27 September 2010

East Africa: Rwanda Looks to the Left

Kigali, Rwanda — The Cabinet will decide whether Rwanda will maintain driving on the right hand side or switch to the left, Vincent Karega, Rwanda Infrastructure Minister says.

The traffic guidelines have been submitted to the Prime Minister's Office, paving way for a debate that will also decide whether Rwanda maintains a ban on importing right hand vehicles or lifts the ban.

Another issue to be debated is whether Rwanda should lift the ban on right hand drive vehicles. Each of the three options has its own financial and economic implications, according to Karega, "which is why thorough discussions will be held before a final decision is taken."

This follows a study commissioned by the Ministry of Infrastructure showing divided opinion among Rwandans on which side to drive on but the majority sampled prefer driving right hand vehicles.

The private sector is pushing the country traffic flow to be switched to the left in consonance with other EAC members states, apart from Burundi.

All the options have benefits and side effects, according to the study.

"For example, if the cabinet chose shifting to left-hand drive, it means we have to change sign posts and many other things, but it also opens up opportunities to acquire cheaper cars and to harmonise our traffic rules with most of other EAC partner states," Karega tells the media.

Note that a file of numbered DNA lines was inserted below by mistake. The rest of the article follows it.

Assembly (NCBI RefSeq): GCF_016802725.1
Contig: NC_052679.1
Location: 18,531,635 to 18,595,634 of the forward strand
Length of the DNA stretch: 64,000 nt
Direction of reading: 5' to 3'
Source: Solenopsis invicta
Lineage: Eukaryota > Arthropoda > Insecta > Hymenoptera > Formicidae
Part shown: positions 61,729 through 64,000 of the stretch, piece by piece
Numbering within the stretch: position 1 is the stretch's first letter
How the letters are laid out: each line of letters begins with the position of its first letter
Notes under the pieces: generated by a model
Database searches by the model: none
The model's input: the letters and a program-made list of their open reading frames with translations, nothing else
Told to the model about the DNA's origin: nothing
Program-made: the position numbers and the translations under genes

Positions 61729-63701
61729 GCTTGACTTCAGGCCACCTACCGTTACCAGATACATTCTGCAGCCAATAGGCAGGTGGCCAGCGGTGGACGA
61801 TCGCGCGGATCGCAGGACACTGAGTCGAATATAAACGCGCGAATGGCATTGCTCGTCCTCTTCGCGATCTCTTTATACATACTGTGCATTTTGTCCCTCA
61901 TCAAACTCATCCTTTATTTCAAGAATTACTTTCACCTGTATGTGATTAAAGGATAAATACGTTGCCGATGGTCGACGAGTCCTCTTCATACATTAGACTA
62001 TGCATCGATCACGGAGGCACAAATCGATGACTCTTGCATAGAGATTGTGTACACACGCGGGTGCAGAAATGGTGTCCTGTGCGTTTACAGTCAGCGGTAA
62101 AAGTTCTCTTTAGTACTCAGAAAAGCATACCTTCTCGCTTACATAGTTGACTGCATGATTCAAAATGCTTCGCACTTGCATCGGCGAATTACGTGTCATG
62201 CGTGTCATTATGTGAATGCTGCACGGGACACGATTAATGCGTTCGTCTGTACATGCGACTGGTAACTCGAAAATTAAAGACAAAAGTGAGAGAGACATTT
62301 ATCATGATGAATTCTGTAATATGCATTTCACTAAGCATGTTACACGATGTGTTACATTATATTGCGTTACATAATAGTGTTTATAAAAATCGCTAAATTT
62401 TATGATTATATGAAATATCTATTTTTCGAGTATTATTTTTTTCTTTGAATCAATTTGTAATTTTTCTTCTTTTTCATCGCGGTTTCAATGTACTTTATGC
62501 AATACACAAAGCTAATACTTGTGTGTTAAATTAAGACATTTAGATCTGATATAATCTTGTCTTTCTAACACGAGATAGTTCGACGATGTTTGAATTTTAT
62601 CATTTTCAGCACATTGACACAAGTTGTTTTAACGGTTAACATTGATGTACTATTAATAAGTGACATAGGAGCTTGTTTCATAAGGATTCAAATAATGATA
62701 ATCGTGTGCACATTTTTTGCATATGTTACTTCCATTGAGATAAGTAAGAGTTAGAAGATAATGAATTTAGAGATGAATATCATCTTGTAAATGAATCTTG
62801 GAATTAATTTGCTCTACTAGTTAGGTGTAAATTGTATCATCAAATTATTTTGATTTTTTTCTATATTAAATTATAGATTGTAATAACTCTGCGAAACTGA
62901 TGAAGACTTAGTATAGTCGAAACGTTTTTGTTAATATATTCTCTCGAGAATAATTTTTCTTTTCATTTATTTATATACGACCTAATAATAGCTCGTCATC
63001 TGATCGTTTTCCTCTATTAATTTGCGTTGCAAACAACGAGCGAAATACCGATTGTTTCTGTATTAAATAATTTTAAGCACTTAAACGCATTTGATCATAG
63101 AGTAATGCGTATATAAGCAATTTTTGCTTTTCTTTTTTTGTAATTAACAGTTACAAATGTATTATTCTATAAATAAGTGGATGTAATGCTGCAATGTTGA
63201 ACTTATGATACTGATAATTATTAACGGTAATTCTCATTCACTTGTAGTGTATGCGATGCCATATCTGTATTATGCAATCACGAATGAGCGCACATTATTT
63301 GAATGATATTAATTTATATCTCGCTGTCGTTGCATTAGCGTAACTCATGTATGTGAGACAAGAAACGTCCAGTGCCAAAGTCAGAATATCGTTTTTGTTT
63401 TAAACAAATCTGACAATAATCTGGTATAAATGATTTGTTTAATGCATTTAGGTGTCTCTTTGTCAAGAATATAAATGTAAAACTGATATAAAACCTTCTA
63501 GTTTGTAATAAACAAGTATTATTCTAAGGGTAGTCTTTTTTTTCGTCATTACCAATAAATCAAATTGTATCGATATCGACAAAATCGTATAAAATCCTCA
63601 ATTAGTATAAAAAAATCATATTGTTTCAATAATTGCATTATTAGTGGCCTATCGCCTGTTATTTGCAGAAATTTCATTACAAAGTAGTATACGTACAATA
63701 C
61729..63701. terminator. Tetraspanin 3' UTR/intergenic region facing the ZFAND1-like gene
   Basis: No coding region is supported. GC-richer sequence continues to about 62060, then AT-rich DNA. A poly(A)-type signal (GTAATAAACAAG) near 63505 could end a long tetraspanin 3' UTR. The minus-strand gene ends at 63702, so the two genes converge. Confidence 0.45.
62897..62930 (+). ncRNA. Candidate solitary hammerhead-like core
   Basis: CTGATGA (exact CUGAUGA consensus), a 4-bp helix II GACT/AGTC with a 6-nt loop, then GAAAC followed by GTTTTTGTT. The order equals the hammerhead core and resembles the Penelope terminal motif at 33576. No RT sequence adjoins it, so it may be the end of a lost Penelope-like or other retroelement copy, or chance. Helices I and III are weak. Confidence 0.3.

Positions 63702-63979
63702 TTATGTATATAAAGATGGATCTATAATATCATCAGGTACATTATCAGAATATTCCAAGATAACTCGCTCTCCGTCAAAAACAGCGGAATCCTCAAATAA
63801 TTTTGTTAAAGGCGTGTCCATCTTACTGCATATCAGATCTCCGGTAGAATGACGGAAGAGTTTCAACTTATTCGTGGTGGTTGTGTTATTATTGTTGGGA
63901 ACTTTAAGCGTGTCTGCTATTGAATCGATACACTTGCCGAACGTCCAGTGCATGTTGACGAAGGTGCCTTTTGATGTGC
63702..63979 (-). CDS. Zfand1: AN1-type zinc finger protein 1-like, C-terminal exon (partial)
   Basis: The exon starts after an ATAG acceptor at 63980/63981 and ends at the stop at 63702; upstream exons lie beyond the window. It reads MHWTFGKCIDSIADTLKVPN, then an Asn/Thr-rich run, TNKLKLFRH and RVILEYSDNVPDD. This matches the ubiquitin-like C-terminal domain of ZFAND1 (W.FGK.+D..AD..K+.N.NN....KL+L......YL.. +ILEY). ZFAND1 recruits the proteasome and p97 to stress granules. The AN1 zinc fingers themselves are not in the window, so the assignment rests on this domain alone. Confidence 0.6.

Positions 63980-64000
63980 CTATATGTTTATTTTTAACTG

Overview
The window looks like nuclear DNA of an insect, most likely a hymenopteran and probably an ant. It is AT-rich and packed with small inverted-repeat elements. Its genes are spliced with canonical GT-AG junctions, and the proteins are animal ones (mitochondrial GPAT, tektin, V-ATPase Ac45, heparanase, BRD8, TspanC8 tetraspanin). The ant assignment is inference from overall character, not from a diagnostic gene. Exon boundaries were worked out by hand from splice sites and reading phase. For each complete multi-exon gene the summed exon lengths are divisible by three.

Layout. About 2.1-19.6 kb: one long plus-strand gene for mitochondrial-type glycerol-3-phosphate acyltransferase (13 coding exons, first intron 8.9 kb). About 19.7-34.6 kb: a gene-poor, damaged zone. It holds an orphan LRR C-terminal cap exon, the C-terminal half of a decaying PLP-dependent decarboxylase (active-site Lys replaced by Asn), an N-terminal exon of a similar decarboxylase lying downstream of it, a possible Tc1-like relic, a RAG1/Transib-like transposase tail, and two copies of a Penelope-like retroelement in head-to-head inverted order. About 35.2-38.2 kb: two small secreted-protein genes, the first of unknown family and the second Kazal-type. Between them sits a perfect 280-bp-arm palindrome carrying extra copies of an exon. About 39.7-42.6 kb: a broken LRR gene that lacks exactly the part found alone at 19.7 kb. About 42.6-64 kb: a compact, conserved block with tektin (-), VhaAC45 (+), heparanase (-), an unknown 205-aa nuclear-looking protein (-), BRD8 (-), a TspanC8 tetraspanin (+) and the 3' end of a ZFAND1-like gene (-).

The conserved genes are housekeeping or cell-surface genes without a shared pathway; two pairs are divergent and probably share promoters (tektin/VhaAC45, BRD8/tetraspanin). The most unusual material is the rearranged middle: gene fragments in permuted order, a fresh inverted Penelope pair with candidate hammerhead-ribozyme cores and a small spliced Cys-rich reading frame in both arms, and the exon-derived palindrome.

On the cost implications, the study indicates that right-hand steering vehicles are between 16 to 49 % cheaper than the left hand drive vehicles.

For example, without taxes and duties, a left-hand drive cars costs $7,337 on average, compared to an average of $5,602 of the equivalent right-hand steering vehicle," reports indicate.

The team that carried out the study further found that a left-hand pick-up costs $13,279 on average, while a right hand one costs $11,021. The study also ascertained that a three-axle left-hand truck costs $59,638 while a right-hand steering truck costs $49,891.

It is has been noted that restriction on the importation of right-hand vehicles contribute to increased transport fares in the country and slowed growth in the transport sector.

Rwanda also has relatively few locally registered cargo trucks, a situation partly blamed on higher transport expenses compared to most of the other EAC partner states.

The study found that foreign cargo haulers account for over 70% of the total number of cargo trucks, partly because they are relatively cheaper to hire.

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